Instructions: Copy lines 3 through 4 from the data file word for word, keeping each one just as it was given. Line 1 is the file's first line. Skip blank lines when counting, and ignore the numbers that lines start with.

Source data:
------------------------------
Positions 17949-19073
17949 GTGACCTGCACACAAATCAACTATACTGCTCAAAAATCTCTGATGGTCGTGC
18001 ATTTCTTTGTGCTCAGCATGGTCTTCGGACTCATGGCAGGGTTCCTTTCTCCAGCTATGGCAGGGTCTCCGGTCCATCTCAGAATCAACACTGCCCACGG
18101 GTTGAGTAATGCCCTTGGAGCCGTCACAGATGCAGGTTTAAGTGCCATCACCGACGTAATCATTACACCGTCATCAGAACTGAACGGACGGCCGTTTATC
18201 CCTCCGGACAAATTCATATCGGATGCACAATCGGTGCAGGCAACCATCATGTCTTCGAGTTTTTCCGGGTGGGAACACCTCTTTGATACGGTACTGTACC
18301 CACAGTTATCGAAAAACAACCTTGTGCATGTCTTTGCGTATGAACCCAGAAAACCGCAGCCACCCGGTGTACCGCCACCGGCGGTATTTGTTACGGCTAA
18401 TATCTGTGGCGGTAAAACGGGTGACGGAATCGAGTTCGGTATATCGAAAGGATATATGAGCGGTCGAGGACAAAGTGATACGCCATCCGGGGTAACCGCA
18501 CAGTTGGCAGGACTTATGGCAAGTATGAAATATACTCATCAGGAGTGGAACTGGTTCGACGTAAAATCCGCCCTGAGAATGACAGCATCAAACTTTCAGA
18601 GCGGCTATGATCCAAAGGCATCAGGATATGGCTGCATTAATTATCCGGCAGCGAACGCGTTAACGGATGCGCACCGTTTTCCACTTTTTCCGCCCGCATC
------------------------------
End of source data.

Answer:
18001 ATTTCTTTGTGCTCAGCATGGTCTTCGGACTCATGGCAGGGTTCCTTTCTCCAGCTATGGCAGGGTCTCCGGTCCATCTCAGAATCAACACTGCCCACGG
18101 GTTGAGTAATGCCCTTGGAGCCGTCACAGATGCAGGTTTAAGTGCCATCACCGACGTAATCATTACACCGTCATCAGAACTGAACGGACGGCCGTTTATC